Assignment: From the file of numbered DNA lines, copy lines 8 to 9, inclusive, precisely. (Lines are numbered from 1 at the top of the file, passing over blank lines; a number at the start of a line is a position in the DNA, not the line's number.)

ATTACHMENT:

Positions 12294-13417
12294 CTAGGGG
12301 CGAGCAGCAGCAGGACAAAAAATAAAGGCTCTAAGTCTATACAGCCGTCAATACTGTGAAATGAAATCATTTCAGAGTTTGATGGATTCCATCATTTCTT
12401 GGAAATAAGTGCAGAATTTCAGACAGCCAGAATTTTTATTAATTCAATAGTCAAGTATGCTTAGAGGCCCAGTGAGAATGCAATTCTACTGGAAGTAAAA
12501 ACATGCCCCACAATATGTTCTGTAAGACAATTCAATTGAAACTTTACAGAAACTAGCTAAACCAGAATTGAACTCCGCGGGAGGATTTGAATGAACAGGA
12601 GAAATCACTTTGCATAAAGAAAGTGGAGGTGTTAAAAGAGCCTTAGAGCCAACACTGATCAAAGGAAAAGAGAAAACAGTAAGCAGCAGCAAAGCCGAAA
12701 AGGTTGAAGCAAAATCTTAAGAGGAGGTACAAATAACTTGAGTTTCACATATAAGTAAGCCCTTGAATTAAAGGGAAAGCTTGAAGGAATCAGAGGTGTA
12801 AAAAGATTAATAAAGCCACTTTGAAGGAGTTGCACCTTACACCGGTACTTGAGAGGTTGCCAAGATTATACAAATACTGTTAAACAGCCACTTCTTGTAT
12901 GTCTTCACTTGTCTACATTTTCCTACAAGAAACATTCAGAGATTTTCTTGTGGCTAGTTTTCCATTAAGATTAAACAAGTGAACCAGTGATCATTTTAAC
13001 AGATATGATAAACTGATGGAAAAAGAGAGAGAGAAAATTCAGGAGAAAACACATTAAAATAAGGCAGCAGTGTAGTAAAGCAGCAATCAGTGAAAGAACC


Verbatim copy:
12801 AAAAGATTAATAAAGCCACTTTGAAGGAGTTGCACCTTACACCGGTACTTGAGAGGTTGCCAAGATTATACAAATACTGTTAAACAGCCACTTCTTGTAT
12901 GTCTTCACTTGTCTACATTTTCCTACAAGAAACATTCAGAGATTTTCTTGTGGCTAGTTTTCCATTAAGATTAAACAAGTGAACCAGTGATCATTTTAAC